I was sitting at my laptop watching maybe the 100th content creator talk about their switch to Sony from Canon. It’s a common theme these days. Just ask yourself: ‘How many creators that you follow are not using an A7SIII or A74?’ It’s probably not many. Now how many are using Canon?
So I decided that night I would do the same: I would switch to Sony.
Sony are not doubt leading the way with mirrorless. Having started the mirrorless revolution they have had the most time to advance, refining each iteration in their lineup; so that the current crop are, some could say, almost perfect. The Sony A7SIII as a video camera has few flaws if any.
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Listening to Advice From YouTube Influencers
This is going to be a little controversial; Canon Vs Sony is a hotly contested debate on the internet. And in the current climate we see more and more of a certain mindset.
Camera users like to develop an extreme opinion about their choice of camera system once they have nailed their colors to their flag. They will seem to disregard facts and pros about the other camera system if it doesn’t align with their preferred narrative, that their camera system is absolutely superior.
Canon and Sony are both good.
Just because you have a Sony you don’t need other people to not like Canon to justify your choice of camera system. There can be multiple amazing camera systems that work for different content creator needs.
But you will always have detractors who will talk down the other brand so they feel better about their choice. Some of those detractors command a large audience with who they share their opinions. The larger the audience does not equate to more validity. As a viewer you have to try to cut through the subjective hyperbole and use your own judgement.
Canon Vs Sony
I want to preface this article with a bit of a spoiler alert. The truth is that the Canon and Sony debate is in reality a debate over splitting hairs. The technical level these cameras are currently at make taking incredible photos and video almost guaranteed, when you have the skill.
The bottom line is that if you can’t create amazing content with a Canon or Sony camera then the fault is 99% likely down to your lack of skills and competency.
Current camera tech leaves little to be desired, so if your need to swap brands is to help improve your craft, there will not be the level of improvement you are hoping for when you swap to a new brand.
Instead hone your craft, level up your skills and only when you feel the camera is not living up to your level of skill should you upgrade your camera.
Debunking Old Complaints Against Sony and Canon
Of course there are still some little flaws/cons with both Sony and Canon, maybe more with the latter. But it’s very subjective how much of a dealbreaker they are. And what happens often are reviewers are not doing their due diligence when it comes to research. But instead perpetuating old complaints against each brand.
How many times have you heard this before?
- Sony color science is bad (Sony has included S-Cinetone color science, which is the same as Sony’s Venice cameras)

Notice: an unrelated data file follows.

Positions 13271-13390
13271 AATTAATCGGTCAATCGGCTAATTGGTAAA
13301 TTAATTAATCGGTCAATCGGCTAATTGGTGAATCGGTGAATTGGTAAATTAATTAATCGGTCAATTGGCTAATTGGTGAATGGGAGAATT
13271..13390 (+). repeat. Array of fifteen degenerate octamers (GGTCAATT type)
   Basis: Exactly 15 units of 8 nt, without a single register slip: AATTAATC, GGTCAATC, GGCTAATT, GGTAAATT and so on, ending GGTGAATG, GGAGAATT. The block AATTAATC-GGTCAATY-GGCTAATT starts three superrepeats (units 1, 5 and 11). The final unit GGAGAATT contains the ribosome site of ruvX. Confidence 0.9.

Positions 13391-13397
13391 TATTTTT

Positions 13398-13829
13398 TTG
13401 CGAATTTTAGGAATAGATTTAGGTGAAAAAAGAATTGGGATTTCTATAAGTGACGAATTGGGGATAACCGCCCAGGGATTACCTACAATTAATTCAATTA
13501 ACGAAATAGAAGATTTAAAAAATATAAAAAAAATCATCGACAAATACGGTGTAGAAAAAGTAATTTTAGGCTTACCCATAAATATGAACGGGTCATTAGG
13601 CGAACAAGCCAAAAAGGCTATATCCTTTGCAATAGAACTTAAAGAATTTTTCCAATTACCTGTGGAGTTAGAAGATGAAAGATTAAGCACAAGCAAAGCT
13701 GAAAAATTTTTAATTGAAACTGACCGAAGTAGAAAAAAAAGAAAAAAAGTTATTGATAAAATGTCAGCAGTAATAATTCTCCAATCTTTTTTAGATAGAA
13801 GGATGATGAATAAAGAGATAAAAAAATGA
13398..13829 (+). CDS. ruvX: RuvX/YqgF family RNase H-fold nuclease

- Sony has a terrible menu system (New menu system and customizable buttons)
- Canon cameras overheat (New firmware updates have all but eliminated/mititgated this)
- Canon’s cripple hammer (Canon has included Cine body features like Clog 3 in entry level prosumer level cameras like the R10)
- Sony battery life is poor (The new Sony NP-FW50 batteries are decent)
- Canon’s lack of 4K (New entry level Canons support 4K)
- Canon’s lack of lenses for the RF mount (In 2022 Canon have released more budget friendly lenses)
While there are still legitimate cons against these two brands, the ones above are well worn complaints that no longer hold true.
So as a Canon user the really big issues (like overheating) that creators used to justify their move to Sony have been addressed. This is what I asked myself. Where is Canon holding me back? At the moment everything I want to create is possible with Canon.
Which Is the Right Camera for You?
It’s actually quite interesting the camera lineup strategy from the two brands as well as other competitors like Nikon and Panasonic.
For instance, Sony do not have a real equivalent for the Canon EOS R5. When you see content creators on YouTube deciding between brands, it seems like it’s a decision between the R5 and A7SIII.
But the Canon R5 and Sony A7SIII are not aimed at the same consumer. The R5 is a photography camera first, with blockbuster video features. The A7SIII is a superior video camera capable of shooting only 12MP images.
A professional photographer would not use a 12MP sensor camera. Conversely I do not see many videographers picking the Sony A7RIII for video. The A7RIII which is the photography centric camera body delivering 45MP images (the same as the R5), with limited video features like no 4K 60FPS.
So if you’re moving from the R5, which Sony camera do you choose if you create photos and video? From what I can see, a lot of creators who move from the R5 to Sony are video creators first. Those that need good photos will then also get the A74 with its 30MP sensor.
That is two Sony bodies to cover photo and video at a combined cost of $5996 compared to just the R5 at $3899.